[By Bright Tembo in Lusaka and Charles Tembo in Ndola]
TRUCK drivers have urged labour minister Joyce Nonde imukoko to sober up and not provoke drivers by stopping them to meet President Edgar Lungu.
Zambia Union of Tanker Drivers and Allied Workers secretary general Humphrey Kapesha said the minister should sober up because her statement would provoke the drivers.
“Tell the madam to tone down. As unions, we are trying to calm the situation and if she says we won’t meet Lungu, if we want we can meet him and she cannot stop us from meeting the Head of State because we are the people who voted for him into office and we just gave the minister authority to presides over us. So she cannot say we can’t meet Lungu; if we want we can meet the president,” he said.
“As the two unions, we are trying by all means to calm the situation but if she tries to provoke the drivers, they will act beyond and police cannot do anything. As a union, we are just hearing from our drivers on what to do.”
Kapesha further urged Nonde-Simukoko to sober up and not provoke the situation further.
On Friday, the drivers packed their trucks in protest against poor conditions of work from their employers and demanded to meet President Lungu.
They said they had lost confidence in the Ministry of Labour and other related ministries.
But Nonde Simukoko told the drivers that they would not meet the Head of State but urged them to go to her office.
Meanwhile, Petroleum Transporters Association of Zambia (PTAZ) has warned that the strike action by truck drivers would affect the economy.
PTAZ president Tembo said the strike by truck drivers was promoting a setback in anchoring positive engagements with government and various stakeholders.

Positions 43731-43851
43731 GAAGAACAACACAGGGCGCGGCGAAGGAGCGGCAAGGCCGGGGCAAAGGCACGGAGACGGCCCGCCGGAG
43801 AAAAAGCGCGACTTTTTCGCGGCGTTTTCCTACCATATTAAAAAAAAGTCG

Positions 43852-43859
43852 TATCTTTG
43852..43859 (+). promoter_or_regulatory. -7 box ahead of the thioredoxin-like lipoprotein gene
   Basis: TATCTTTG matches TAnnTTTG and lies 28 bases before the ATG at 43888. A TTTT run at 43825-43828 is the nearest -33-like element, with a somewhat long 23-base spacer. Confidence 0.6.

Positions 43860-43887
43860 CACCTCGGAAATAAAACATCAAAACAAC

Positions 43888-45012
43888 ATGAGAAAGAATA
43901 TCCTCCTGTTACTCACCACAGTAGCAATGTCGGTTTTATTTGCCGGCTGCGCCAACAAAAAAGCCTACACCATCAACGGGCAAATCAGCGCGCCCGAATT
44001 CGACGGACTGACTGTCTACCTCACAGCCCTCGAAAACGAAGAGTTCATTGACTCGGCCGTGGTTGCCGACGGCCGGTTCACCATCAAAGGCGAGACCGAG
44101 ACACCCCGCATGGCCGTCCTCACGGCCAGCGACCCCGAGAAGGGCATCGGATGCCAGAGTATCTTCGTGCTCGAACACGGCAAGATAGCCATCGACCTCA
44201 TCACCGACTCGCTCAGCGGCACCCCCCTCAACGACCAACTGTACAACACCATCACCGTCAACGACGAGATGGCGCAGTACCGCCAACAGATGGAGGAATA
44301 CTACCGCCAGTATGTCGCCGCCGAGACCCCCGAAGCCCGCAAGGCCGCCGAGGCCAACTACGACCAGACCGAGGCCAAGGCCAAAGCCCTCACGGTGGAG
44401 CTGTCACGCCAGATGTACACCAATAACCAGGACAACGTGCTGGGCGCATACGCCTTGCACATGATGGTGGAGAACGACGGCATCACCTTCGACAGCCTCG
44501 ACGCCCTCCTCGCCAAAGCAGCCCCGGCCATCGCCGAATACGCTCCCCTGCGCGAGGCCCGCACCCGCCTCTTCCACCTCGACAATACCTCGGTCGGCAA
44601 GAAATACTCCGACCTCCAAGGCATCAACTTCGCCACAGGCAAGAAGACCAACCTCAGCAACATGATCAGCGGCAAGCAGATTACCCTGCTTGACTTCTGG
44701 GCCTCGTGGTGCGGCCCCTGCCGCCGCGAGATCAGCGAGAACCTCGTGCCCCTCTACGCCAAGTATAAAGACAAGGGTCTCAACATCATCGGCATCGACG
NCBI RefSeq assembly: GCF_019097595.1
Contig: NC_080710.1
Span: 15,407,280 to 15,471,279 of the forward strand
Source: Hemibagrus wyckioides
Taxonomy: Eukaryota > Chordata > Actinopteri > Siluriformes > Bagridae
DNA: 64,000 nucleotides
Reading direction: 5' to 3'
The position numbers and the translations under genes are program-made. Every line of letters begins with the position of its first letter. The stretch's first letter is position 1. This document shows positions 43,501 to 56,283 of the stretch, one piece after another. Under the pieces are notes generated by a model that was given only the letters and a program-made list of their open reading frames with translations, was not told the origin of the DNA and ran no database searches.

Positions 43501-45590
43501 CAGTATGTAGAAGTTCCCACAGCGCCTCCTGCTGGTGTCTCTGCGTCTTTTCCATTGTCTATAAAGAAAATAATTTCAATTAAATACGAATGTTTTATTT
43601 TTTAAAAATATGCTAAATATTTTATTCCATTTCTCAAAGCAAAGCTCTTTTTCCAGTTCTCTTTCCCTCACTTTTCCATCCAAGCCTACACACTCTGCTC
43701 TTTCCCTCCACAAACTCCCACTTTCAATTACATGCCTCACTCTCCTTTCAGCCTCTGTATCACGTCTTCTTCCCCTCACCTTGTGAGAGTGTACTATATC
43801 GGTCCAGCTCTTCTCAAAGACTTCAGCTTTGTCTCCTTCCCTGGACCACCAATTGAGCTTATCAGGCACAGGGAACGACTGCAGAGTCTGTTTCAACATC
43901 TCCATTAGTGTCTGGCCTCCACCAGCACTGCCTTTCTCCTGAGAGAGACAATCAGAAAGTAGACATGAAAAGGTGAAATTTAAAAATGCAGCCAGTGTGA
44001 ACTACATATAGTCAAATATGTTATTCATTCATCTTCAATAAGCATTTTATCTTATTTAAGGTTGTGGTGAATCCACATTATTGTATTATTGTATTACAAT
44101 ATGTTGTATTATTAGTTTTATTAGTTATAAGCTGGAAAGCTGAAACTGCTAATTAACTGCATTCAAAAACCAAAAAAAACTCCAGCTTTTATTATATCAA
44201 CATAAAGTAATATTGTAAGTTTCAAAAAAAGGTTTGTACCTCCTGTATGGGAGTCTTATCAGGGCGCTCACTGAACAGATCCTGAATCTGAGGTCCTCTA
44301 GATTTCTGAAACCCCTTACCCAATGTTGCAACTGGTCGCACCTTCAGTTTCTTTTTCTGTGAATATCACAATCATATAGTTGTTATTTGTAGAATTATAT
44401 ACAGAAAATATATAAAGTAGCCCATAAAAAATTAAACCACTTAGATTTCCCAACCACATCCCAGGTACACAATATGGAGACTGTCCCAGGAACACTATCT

Tembo said that the fuel transport sub sector was very important for the growth and development of the country’s economy.
Addressing journalists in Ndola, Tembo urged the truck drivers to be professional and continue to supply fuel.
“This strike is illegal to start with. The strike by the truck drivers is illegal because the responsible unions and pressure groups had not followed laid down procedures for the strike,” Tembo said.
“This strike is just motivated by a small group of people that wants others to join them.”
Tembo said the truck drivers were being threatened that anyone of them found driving would have their trucks burnt, an act he said was inhuman.
“It is inhuman to threaten drivers to be burnt. What kind of society do we want to bring in?” Tembo asked.
He advised the tanker drivers to drive to depots in Tazama to load, assuring them that the police would be there to protect them.
Tembo said the drivers should give time to the constituted council to come up with agreeable sums that would excite the transportation sector.
He said drivers should not engage government through social media because the association had offices.